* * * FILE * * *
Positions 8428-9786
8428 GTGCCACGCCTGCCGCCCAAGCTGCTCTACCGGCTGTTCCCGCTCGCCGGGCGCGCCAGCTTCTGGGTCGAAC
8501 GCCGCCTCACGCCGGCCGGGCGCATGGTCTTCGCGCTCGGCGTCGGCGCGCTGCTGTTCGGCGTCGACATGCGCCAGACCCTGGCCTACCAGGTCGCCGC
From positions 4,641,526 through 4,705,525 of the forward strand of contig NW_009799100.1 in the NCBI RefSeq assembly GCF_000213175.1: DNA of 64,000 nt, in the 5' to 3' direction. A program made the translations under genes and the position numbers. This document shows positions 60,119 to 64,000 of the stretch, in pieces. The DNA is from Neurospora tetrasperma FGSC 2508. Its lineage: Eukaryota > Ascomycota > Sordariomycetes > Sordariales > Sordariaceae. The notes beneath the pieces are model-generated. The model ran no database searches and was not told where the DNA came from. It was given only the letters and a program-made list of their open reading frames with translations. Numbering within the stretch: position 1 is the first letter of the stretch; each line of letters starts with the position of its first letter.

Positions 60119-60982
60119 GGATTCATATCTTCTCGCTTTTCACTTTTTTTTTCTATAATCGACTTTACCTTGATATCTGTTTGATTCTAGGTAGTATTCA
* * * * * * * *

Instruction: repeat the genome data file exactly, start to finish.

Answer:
Positions 8428-9786
8428 GTGCCACGCCTGCCGCCCAAGCTGCTCTACCGGCTGTTCCCGCTCGCCGGGCGCGCCAGCTTCTGGGTCGAAC
8501 GCCGCCTCACGCCGGCCGGGCGCATGGTCTTCGCGCTCGGCGTCGGCGCGCTGCTGTTCGGCGTCGACATGCGCCAGACCCTGGCCTACCAGGTCGCCGC
From positions 4,641,526 through 4,705,525 of the forward strand of contig NW_009799100.1 in the NCBI RefSeq assembly GCF_000213175.1: DNA of 64,000 nt, in the 5' to 3' direction. A program made the translations under genes and the position numbers. This document shows positions 60,119 to 64,000 of the stretch, in pieces. The DNA is from Neurospora tetrasperma FGSC 2508. Its lineage: Eukaryota > Ascomycota > Sordariomycetes > Sordariales > Sordariaceae. The notes beneath the pieces are model-generated. The model ran no database searches and was not told where the DNA came from. It was given only the letters and a program-made list of their open reading frames with translations. Numbering within the stretch: position 1 is the first letter of the stretch; each line of letters starts with the position of its first letter.

Positions 60119-60982
60119 GGATTCATATCTTCTCGCTTTTCACTTTTTTTTTCTATAATCGACTTTACCTTGATATCTGTTTGATTCTAGGTAGTATTCA